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The Independent

Writ can be served on Kuwait, court rules. By TIM KELSEY. Saturday, January 22, 1994

The Court of Appeal has ruled that writs against the government of Kuwait for allegedly assisting in the torture of a British citizen may be served through courts in the United Kingdom. Yesterday's unprecedented decision, which overturns previous rulings that foreign governments have legal immunity in the UK, is likely to prompt a flood of cases in which human rights abuses are alleged against foreign states. It is also likely to strain relations between Britain and its former Gulf war ally, which remains an important regional trading partner. The Foreign Office is obliged to deliver the writ to the Kuwaiti Ministry for Foreign Affairs.

Sulaiman al-Adsani, who has been in hiding following death threats, alleges that he was tortured by members of the Kuwaiti royal family, who claimed that he had distributed pornographic videos. The films showed a member of the royal family in a compromising sexual encounter.

Mr Adsani, who was at the Court of Appeal yesterday wearing bandages on badly-scarred hands, claims he was beaten, nearly drowned in a swimming pool already full of corpses, and finally set on fire in a room in a palace.

Lord Justice Evans, sitting with Lord Justice Butler-Sloss and Lord Justice Rose, said: "There is a good arguable case that no state or sovereign immunity should be accorded in respect of an act which could be described as torture." He added that it was "abundantly plain that, as far as the evidence goes, the Kuwaiti government was responsible for, or at least compliant".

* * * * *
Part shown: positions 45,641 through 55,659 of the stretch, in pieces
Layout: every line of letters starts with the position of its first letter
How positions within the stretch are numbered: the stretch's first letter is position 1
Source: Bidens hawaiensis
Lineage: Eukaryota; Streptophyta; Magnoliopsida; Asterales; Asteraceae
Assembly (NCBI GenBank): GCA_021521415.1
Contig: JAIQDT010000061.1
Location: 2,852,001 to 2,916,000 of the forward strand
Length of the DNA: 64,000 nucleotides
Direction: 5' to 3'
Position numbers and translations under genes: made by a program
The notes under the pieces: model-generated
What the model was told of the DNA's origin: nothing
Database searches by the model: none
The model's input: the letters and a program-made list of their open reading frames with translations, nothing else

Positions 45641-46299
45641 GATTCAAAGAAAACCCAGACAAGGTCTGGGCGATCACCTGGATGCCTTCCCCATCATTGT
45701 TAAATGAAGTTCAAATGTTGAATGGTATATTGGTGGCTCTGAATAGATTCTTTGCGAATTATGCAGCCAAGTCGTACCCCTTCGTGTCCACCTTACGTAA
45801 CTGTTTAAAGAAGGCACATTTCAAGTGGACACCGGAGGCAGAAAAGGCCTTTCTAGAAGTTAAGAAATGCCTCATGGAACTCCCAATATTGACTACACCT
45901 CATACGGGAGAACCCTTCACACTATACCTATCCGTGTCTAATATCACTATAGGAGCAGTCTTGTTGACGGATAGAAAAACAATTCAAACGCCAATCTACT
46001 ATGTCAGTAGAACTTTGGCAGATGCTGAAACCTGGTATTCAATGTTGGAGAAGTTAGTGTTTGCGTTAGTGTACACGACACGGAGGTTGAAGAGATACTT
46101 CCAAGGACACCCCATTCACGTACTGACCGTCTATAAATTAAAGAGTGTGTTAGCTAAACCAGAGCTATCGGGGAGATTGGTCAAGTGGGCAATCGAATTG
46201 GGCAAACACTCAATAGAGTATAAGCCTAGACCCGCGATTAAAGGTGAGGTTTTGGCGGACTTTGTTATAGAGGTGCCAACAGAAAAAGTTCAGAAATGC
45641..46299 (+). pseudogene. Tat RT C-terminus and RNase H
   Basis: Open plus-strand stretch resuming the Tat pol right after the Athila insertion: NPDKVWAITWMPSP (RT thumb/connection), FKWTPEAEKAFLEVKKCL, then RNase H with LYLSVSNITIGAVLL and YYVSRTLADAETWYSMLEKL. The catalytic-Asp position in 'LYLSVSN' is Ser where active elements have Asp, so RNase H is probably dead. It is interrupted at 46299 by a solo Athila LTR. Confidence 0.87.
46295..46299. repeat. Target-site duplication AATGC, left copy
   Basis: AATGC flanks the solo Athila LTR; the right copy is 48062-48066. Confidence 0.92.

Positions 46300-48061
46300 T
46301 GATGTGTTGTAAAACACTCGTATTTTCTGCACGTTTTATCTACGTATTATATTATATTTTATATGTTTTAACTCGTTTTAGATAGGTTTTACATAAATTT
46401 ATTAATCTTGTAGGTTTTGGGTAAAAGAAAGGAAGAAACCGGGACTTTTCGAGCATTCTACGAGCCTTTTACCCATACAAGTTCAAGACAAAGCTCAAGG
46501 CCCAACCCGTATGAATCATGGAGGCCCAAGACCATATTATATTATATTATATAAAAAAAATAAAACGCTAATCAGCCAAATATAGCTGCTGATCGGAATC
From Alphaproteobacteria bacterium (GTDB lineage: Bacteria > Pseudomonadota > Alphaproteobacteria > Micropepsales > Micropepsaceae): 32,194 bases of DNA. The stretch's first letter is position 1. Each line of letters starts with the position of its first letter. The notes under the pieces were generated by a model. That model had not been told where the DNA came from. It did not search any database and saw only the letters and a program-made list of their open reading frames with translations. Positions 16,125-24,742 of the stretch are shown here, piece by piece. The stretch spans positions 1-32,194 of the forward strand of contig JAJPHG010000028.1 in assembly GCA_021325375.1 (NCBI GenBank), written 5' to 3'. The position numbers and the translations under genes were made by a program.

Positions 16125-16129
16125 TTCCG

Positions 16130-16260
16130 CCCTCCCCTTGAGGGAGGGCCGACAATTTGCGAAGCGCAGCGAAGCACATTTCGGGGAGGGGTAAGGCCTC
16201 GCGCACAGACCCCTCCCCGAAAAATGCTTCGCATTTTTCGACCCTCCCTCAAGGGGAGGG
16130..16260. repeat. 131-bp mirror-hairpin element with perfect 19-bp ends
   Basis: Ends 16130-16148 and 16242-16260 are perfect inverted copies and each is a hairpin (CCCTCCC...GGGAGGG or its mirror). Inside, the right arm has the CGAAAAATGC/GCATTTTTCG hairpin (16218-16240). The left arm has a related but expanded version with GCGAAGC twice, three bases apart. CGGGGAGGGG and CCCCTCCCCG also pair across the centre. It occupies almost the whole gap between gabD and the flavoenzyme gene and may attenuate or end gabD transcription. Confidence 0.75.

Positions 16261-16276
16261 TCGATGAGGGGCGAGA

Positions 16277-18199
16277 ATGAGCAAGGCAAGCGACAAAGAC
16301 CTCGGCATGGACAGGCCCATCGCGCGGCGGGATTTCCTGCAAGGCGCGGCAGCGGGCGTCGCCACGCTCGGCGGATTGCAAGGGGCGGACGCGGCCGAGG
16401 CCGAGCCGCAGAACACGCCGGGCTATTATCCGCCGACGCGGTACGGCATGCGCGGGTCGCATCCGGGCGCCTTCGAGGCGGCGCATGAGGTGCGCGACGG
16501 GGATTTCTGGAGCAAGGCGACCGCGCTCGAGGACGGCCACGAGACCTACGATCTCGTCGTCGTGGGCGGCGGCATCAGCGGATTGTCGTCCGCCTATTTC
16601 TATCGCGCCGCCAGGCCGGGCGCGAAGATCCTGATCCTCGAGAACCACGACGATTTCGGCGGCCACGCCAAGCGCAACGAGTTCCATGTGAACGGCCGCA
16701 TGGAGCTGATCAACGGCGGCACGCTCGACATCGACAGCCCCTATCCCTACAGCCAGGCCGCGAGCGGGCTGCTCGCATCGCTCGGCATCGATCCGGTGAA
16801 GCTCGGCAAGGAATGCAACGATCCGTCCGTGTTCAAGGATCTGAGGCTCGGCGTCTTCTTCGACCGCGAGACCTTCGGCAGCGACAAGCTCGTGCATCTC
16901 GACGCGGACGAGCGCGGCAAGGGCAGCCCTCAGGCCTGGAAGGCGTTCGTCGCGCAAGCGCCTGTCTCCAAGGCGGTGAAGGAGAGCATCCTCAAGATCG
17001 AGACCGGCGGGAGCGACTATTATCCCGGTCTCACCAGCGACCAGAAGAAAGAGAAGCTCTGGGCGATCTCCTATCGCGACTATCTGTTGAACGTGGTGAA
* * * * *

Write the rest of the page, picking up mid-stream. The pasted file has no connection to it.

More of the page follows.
In a lower-court ruling last year, Mr Adsani, 33, a former Kuwaiti air force pilot, who carried dual nationality, was given leave to sue the individuals he alleges tortured him. The court was not prepared to give leave for him to serve proceedings on the government, arguing that he did not have sufficient authority to set such a precedent.

One of the individuals, Sheikh Jaber al-Sabah al-Saud al-Sabah, is a brother-in-law of the Kuwaiti Emir and a government minister. The Foreign Office duly served writs against him through the Kuwaiti Ministry of Affairs. The writs, however, have been returned unserved.

Geoffrey Bindman, Mr Adsani's solicitor, said that the writs will be re-served and that the new writ against the government will be ready shortly. The Kuwaiti authorities will then have to come to the London court to answer the compensation claim and, if they wish, to argue against the lifting of state immunity.

Mr Bindman said that the decision was astounding. "We put through a bold argument that no state can claim immunity from allegations of torture. The appeal court judges accepted that. It is part of a trend to emphasise the fundamental importance of human rights in international law: those who torture cannot escape from their crimes."

Mr Adsani has sought redress through Britain because he says his life would be in danger in Kuwait. At an earlier hearing, the High Court accepted that the Kuwaiti ambassador in London had warned a relative that if Mr Adsani did not stop pursuing his case he could be killed.